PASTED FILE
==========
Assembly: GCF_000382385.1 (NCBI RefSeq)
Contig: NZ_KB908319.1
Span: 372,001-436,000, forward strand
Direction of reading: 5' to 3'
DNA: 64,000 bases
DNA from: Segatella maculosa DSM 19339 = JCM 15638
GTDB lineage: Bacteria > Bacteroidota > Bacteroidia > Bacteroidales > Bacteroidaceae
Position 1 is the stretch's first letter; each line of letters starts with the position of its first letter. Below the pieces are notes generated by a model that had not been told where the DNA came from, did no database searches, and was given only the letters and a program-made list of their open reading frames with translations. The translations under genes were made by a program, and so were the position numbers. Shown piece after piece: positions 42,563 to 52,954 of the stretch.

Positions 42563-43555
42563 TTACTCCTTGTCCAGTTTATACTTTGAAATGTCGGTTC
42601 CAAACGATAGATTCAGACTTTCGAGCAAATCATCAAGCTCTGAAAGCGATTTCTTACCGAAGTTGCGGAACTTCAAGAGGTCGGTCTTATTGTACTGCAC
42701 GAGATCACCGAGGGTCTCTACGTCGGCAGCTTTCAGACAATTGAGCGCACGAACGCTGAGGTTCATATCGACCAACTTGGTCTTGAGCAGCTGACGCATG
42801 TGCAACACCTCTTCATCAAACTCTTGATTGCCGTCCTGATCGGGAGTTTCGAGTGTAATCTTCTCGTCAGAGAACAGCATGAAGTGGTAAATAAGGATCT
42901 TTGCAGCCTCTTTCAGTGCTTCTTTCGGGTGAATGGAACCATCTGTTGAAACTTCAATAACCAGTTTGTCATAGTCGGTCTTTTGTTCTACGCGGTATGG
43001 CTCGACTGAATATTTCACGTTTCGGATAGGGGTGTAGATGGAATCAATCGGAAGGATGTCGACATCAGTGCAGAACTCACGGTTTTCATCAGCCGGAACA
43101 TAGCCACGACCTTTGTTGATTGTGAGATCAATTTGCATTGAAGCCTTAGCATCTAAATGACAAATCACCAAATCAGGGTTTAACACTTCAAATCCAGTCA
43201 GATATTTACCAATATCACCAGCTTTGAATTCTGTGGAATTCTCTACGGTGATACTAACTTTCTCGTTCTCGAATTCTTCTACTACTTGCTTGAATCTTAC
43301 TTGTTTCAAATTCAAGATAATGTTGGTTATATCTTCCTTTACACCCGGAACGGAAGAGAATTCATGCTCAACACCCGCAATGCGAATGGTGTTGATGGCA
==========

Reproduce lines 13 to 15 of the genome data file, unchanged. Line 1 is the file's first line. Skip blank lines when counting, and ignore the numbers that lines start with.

42801 TGCAACACCTCTTCATCAAACTCTTGATTGCCGTCCTGATCGGGAGTTTCGAGTGTAATCTTCTCGTCAGAGAACAGCATGAAGTGGTAAATAAGGATCT
42901 TTGCAGCCTCTTTCAGTGCTTCTTTCGGGTGAATGGAACCATCTGTTGAAACTTCAATAACCAGTTTGTCATAGTCGGTCTTTTGTTCTACGCGGTATGG
43001 CTCGACTGAATATTTCACGTTTCGGATAGGGGTGTAGATGGAATCAATCGGAAGGATGTCGACATCAGTGCAGAACTCACGGTTTTCATCAGCCGGAACA